Ikascope WS200 Oscilloscope and ScanaQuad SQ50 Logic Analyzer & Pattern Generator Review – Part 1: Unboxing

IkaScope WS200 WiFi oscilloscope fits in your hand like a pen, and works with devices running desktop or mobile operating systems, namely Windows, Linux, Mac OS X, Android, and iOS. I covered the tool last September, and IkaLogic – the French startup behind the project –  has now sent me a sample for review, as well as their ScanaQuad SQ50 4-channel logic analyzer and pattern generator.

Since I had never checked out the latter, I’ve decided to start the review with an unboxing post, before reporting my experience actually using the tools next month.

IkaScope WS200 Wireless Oscilloscope Probe

The oscilloscope comes with a ground clip, a micro USB to USB cable for charging, and a getting started guide with a QR code to download IkaScope program or app.

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Once you open it, it really looks like an over-sized Stabilo highlighter. The only needed hardware connection needs is the ground clip, and micro USB port to charge the battery. The other side of the getting started guide lists some specifications, and…

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… describes the behavior of LEDs found on either side of the micro USB port. There’s no obvious power button, since the tip of the probe is used for this purpose. Pressing the tip for one second will automatically turn it on, and the device will turn off after a while if there’s no measurements, This helps getting long battery life.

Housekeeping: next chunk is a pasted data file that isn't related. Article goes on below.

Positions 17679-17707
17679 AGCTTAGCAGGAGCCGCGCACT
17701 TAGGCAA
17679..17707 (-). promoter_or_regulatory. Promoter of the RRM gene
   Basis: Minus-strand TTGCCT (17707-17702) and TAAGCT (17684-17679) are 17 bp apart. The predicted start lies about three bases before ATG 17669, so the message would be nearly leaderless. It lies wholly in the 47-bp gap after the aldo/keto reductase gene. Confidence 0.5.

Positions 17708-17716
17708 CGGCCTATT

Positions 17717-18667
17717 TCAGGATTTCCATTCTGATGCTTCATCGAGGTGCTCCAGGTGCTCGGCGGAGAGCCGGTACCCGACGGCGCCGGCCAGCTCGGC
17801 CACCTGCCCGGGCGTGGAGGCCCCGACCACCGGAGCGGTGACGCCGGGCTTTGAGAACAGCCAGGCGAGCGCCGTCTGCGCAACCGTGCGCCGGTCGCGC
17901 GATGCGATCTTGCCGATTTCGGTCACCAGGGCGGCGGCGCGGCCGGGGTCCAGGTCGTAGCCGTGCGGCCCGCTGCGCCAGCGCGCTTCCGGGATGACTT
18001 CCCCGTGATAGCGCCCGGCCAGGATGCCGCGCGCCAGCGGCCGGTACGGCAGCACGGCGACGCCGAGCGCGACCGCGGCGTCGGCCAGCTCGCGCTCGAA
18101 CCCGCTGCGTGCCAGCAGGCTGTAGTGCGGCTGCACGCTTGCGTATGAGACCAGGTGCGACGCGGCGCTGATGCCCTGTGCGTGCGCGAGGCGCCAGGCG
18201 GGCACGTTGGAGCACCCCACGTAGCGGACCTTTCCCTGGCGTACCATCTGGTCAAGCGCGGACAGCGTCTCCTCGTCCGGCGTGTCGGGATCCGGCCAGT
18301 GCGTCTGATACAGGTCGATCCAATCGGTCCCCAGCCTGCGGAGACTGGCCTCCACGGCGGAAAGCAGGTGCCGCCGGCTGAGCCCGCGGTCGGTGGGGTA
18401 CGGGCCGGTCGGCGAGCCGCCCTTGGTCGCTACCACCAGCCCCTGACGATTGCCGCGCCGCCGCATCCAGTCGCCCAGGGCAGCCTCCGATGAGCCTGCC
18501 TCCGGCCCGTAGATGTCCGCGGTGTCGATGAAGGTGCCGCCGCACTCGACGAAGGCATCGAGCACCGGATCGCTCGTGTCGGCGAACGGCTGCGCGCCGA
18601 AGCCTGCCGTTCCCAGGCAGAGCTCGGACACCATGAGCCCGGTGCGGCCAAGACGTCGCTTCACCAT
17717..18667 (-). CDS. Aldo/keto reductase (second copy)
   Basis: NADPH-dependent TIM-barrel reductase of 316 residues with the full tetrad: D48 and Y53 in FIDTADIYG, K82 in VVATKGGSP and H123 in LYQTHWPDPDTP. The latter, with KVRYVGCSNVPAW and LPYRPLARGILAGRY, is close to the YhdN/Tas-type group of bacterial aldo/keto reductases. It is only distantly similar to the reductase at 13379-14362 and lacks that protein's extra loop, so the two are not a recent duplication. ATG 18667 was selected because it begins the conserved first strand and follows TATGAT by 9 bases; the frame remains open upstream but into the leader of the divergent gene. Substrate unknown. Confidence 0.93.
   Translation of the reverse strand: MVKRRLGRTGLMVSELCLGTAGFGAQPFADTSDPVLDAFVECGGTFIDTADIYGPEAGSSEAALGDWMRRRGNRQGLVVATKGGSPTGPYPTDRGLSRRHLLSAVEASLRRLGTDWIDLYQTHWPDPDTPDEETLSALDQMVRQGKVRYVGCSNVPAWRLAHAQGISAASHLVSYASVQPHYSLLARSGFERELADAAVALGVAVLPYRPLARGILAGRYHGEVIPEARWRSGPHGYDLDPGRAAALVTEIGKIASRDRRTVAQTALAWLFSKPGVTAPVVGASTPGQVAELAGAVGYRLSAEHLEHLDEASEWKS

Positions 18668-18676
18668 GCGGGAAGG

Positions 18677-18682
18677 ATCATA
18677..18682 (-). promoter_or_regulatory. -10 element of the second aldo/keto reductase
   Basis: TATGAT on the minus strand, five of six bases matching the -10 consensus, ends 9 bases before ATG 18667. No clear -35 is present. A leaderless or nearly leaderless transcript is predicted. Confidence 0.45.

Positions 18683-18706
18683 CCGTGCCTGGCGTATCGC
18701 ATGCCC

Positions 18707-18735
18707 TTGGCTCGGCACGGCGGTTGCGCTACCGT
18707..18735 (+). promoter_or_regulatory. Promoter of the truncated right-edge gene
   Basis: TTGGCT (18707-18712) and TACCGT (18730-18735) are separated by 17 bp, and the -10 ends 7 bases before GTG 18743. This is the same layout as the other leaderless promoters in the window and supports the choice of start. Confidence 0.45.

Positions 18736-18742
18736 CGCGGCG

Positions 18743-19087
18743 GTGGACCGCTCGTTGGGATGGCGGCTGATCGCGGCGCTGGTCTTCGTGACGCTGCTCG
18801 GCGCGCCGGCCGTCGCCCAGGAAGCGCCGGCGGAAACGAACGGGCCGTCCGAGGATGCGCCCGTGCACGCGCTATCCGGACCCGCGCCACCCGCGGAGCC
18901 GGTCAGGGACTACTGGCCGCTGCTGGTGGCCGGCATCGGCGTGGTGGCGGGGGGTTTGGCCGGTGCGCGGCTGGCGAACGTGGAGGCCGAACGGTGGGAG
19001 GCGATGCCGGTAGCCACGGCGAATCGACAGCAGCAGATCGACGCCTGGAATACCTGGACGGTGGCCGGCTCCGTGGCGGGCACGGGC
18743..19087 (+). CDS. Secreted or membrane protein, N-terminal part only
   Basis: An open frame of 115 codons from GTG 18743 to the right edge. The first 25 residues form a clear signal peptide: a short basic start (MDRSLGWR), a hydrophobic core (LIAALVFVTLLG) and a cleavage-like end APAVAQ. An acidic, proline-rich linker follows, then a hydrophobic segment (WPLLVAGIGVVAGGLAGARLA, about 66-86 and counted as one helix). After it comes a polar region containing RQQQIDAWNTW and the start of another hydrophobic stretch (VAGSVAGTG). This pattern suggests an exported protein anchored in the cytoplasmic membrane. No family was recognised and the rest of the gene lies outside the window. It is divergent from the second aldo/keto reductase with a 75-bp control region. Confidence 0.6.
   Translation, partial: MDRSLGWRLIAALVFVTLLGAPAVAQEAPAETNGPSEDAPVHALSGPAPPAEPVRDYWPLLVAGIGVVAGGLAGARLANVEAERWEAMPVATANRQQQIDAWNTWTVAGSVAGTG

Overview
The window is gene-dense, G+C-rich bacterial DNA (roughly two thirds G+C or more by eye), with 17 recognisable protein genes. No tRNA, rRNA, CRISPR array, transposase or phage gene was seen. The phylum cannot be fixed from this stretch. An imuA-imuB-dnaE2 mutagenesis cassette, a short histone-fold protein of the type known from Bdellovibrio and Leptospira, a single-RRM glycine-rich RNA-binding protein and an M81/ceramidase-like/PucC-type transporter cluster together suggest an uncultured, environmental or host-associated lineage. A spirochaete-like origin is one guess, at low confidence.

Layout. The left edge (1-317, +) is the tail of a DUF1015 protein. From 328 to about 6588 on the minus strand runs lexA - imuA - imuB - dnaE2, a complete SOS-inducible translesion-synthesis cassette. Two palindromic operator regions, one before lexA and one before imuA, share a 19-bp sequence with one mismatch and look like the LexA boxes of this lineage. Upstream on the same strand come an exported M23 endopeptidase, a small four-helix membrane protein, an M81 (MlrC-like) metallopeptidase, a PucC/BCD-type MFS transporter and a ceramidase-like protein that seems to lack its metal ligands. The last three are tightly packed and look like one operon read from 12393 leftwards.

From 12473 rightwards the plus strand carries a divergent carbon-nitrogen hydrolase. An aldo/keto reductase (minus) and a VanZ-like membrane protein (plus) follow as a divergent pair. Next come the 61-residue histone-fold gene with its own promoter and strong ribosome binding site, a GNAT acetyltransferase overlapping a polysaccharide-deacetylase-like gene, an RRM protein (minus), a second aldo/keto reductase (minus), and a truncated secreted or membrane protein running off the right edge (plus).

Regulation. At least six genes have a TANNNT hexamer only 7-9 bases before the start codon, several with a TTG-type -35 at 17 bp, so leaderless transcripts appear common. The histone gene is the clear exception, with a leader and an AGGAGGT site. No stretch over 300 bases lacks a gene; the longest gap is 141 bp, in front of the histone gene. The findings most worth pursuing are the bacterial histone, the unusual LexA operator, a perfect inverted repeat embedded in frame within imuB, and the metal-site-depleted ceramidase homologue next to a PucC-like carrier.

But more on that in the second part of the review.

ScanaQuad SQ50 Logic Analyzer & Pattern Generator

The second package includes a tiny box – SQ50 – that can serve as a 4-channel logic analyzer or/and a pattern generator, a mini USB cable for power, and a cable with 5 probes including one for the ground.

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The left side of the box comes with a mini USB port for power and communication with the host computer, and we can also see the power LED on the top of the case.

We have a 5-pin header to connect the probe on the other side.

It may also be interesting to check out ScanaQuad SQ50 specifications:

  • Number of Input/output channels – 4
  • Max. Sampling rate – 50 MHz
  • Memory per channel – 1M
  • Digital pattern generator – Mixed mode (Capture + Generate)
  • Input protection – ± 12V
  • Trigger options – Edge, Level, Pulse, arbitrary pattern , serial protocol
  • Adjustable in/out voltage – Yes
  • Adjustable input resistance – No
  • Open drain output with optional pull up – No
  • Differential input pairs – None

The “50” is in the product name is clearly referencing the maximum sampling rate, and the company also have other models from 25 MHz to 200 MHz with either less features, or more with differential input pairs, open drain output, adjustable input resistant, and protection up to +/- 35V. The devices can be controlled with ScanaStudio program for Windows, Linux or Mac OS X. No mobile version. Protocol decoders are written in JavaScript, and can be found on Github.

ScanaQuad SQ50 is very easy to open with four screws on the bottom of the enclosure, so I went ahead to checkout the ICs used in the design.

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We have four of them:

  • Xilinx Spartan XC3S50AN FPGA with 50K system gates, 1,584 equivalent logic cells, 11K distributed RAM bits, 54K block RAM bits
  • Cypress CY7C1041DV33-10ZSXI 4-Mbit (256K × 16) Static RAM
  • TI OPA4354 250MHz, Rail-to-Rail I/O, CMOS Quad Operational Amplifier
  • FTDI FT240XQ Full Speed USB to 8- bit FIFO

Maybe this information would be useful to people wanting to try out Sigrok, or other alternative software.

IkaScope WS200 oscilloscope sells for 299 Euros exc. VAT, while ScanaQuad SQ50 goes for 89 Euros exc. VAT, and the company also offer other models up to SQ200 for 149 Euros. As a side note, the company is also doing a survey for users’ of logic analyzers and/or oscilloscopes, so if you have 10 to 15 minutes to spare you may consider participating.

Continue reading Getting Started with IkaScope WiFi Pen-Oscilloscope, and ScanaQuad SQ50 USB Logic Analyzer & Signal Generator

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